Ah…Number 96. The September 2015 (No. 96) edition of the State Library of Victoria’s La Trobe Journal was a special edition focusing on Victoria and the Great War. It is edited by John Lack and Judith Smart, both noted scholars in the field of social history of World War I. The very good news is that is is available for free online at the SLV site!
Fittingly, the collection starts right at the beginning of the war with Douglas Newton’s article ‘”We have sprung at a bound”: Australia’s leap into the Great War July-August 1914’. He argues that rather than Australia being requested to assist the Mother Country, it was the dominions, including Australia, who rushed with their offers of assistance to a Britain that had not yet conclusively made up its mind to embark on the war. The volume closes with Bronwyn Hughes discussing the stained glass windows found in many of Victoria’s churches.
These two articles form the chronological bookends for a number of chapters discussing different aspects of World War One as experienced in Victoria. Judith Smart’s chapter ‘A Divided national capital: Melbourne in the Great War’ focuses on Melbourne as the capital city of Australia at the time, as the Federal Government was not transferred to Canberra until 1927. Kate Laing’s chapter discussed two women’s organizations that emerged during the war: the Women’s Peace Army which, as the name suggests, undertook a more militant approach and the Sisterhood of International Peace, which set its sights on the desire for peace after the war had concluded. Rosalie Triolo traces through the attitude towards Germany that was promulgated through the School Paper, the monthly publication distributed to children as supplementary reading material by the Education Department. Bart Ziino’s chapter picks up on the current interest in emotions as a historiographical approach as he examines ‘War and private sentiment in Australia during 1915’, a year that saw families confronting the deaths from Gallipoli and the Western Front that sobered the initial euphoria over the declaration of war. Jillian Durance looked at the military band and its use in the military funeral for Major General Bridges. It was a first for many reasons: he was Australia’s first military commander to die on ‘active service’; his body was returned for a State funeral in Melbourne as capital city and final re-burial at Duntroon (a very rare occurrence, despite the wishes of many bereaved families); and it was the first time that an Australian cathedral was the scene of a national funeral service for an Australian general killed in war. In her chapter, she hones in on Ray Membrey, a member of the Showgrounds Camp Band, which performed not only at the funeral, but also as entertainment for the first wounded soldiers repatriated to Australia.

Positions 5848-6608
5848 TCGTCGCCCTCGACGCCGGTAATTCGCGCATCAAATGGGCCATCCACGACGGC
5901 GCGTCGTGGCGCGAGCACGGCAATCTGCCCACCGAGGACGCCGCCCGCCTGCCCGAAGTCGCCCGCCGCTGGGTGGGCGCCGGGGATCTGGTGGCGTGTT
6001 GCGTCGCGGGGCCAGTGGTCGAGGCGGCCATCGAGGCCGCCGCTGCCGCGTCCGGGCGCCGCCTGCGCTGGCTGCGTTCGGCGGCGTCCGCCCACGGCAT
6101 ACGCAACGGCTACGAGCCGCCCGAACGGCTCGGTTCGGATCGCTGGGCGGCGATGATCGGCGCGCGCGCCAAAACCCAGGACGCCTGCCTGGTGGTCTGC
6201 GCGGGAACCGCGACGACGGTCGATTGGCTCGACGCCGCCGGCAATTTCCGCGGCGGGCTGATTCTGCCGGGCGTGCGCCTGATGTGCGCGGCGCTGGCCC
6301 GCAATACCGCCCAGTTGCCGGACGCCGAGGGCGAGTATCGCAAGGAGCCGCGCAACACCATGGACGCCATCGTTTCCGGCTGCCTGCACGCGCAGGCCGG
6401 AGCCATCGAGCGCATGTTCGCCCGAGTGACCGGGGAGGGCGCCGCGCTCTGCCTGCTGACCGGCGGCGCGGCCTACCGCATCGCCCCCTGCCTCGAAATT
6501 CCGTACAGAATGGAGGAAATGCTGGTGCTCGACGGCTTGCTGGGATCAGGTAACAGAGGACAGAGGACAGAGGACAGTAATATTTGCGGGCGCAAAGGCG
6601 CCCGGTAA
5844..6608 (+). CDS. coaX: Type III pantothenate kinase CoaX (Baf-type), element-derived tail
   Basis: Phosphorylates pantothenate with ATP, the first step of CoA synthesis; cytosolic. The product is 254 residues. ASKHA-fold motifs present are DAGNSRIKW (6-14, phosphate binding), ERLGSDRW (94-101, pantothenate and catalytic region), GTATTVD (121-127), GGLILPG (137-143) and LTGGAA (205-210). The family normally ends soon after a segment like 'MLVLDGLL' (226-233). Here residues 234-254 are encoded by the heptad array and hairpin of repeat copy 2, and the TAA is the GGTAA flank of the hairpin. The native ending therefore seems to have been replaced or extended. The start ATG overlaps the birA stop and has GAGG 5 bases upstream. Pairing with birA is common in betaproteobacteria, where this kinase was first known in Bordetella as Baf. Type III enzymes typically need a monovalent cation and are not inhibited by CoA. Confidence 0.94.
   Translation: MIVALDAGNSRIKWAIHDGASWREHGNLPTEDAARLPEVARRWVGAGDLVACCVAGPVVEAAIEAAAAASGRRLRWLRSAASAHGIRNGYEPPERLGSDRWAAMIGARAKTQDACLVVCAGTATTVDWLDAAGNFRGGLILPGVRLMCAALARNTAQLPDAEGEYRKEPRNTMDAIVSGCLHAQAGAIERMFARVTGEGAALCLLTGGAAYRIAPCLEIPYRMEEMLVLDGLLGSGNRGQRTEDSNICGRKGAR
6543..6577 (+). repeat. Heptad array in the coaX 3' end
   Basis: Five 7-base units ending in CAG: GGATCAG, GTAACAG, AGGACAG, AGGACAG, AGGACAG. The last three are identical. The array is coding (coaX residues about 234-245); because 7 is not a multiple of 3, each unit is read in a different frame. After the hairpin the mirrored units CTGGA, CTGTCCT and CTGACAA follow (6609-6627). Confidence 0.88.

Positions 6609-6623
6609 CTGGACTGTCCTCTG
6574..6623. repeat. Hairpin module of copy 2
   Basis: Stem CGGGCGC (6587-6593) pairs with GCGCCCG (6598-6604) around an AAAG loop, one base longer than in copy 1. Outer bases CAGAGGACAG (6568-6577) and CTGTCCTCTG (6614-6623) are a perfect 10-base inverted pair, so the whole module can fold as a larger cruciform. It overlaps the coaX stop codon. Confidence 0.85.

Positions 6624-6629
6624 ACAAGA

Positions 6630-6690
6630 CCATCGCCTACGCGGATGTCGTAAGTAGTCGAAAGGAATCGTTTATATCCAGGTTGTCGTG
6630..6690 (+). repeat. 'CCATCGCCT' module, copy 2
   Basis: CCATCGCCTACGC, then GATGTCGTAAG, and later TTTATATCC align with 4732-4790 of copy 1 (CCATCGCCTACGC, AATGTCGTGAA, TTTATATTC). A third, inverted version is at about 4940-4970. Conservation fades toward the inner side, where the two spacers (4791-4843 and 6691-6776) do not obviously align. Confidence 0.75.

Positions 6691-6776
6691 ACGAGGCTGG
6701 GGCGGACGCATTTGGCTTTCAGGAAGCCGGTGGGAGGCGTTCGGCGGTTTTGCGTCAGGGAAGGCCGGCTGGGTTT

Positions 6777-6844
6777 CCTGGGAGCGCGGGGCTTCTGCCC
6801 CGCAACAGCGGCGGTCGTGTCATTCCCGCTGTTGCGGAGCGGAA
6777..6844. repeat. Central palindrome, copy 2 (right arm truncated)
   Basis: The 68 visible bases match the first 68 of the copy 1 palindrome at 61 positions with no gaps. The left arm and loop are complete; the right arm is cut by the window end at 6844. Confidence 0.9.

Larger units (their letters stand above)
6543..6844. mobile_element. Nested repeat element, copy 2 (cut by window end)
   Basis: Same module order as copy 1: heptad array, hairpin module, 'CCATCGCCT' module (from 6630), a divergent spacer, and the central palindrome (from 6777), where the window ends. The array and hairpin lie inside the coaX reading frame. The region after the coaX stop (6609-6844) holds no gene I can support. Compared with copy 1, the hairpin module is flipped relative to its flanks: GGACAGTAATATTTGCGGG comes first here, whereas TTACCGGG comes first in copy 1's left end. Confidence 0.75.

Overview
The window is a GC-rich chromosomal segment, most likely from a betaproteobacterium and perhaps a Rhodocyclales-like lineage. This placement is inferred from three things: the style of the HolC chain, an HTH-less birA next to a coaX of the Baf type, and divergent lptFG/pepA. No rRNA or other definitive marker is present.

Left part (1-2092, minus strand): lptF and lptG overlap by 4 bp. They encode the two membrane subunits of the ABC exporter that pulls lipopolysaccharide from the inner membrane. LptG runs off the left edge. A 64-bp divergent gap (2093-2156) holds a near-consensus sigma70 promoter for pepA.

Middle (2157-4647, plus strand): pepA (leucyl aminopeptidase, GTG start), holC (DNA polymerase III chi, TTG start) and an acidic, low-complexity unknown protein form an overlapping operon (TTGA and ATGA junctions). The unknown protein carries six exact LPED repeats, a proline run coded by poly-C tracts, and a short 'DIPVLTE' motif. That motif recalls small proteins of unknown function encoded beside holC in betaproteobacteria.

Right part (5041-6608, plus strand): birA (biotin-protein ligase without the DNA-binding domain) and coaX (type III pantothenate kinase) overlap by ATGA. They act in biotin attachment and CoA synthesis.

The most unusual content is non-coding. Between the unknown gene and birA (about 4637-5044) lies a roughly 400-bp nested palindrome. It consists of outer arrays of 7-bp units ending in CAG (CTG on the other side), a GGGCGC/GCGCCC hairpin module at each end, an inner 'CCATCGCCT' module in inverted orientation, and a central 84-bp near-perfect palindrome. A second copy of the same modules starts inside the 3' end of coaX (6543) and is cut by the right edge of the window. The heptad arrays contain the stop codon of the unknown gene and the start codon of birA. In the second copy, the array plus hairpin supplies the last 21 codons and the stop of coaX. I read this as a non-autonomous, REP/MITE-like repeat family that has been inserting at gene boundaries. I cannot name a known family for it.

My favourite chapters were those that looked at the war through individuals. Joy Damousi chose John Springthorpe as her focal point, the prominent physical, reformer and public intellectual, whose memorial to his wife I wrote about here. She discusses three instances where Springthorpe stepped into the public limelight to publicize aspects of the war. The first was his denunciation of the Red Cross’ handling of supplies to Egypt in 1915, drawn from his own eyewitness experience and for which he was himself criticized for publicizing. The second was his commentary on the medical treatment of soldiers on the battlefield and his early recognition of shell-shock, and the third was his vocal campaign for conscription.
I enjoyed Catherine Tiernan’s chapter ‘In Search of Stroud Langford’, a man whose family home – remarkably- was the very house that the author had purchased the previous year. Starting from the war service records, the chapter does have some family history hallmarks, but in the absence of any personally written narrative, she has had to research his story through the experience of other men who did leave records.
The absolute stand-out chapter for me was John Lack’s ‘The great madness of 1914-1918: families at war on Melbourne’s eastern and western fronts’. Here the author takes two families: James and Edith Lewis from 41 Kooyong Rd Armadale, and Tom and Eliza Purcell from 21 Berry Street Yarraville. The Lewis’ war is told through a number of memoirs written by Brian Lewis more than 60 years later, and the Purcell’s story is told through the diary of Thomas Purcell, written between 1915 and 1920, now kept at the State Library of Victoria. Between these two families, Lack explores issues of class and religion in the response to the war. It’s a terrific chapter: human and insightful.
Many of the contributors have appeared in different fora over the past few years. So, if you’d like to attend a seminar on World War I in Victoria without moving from your computer chair, find the journal online at the State Library’s site!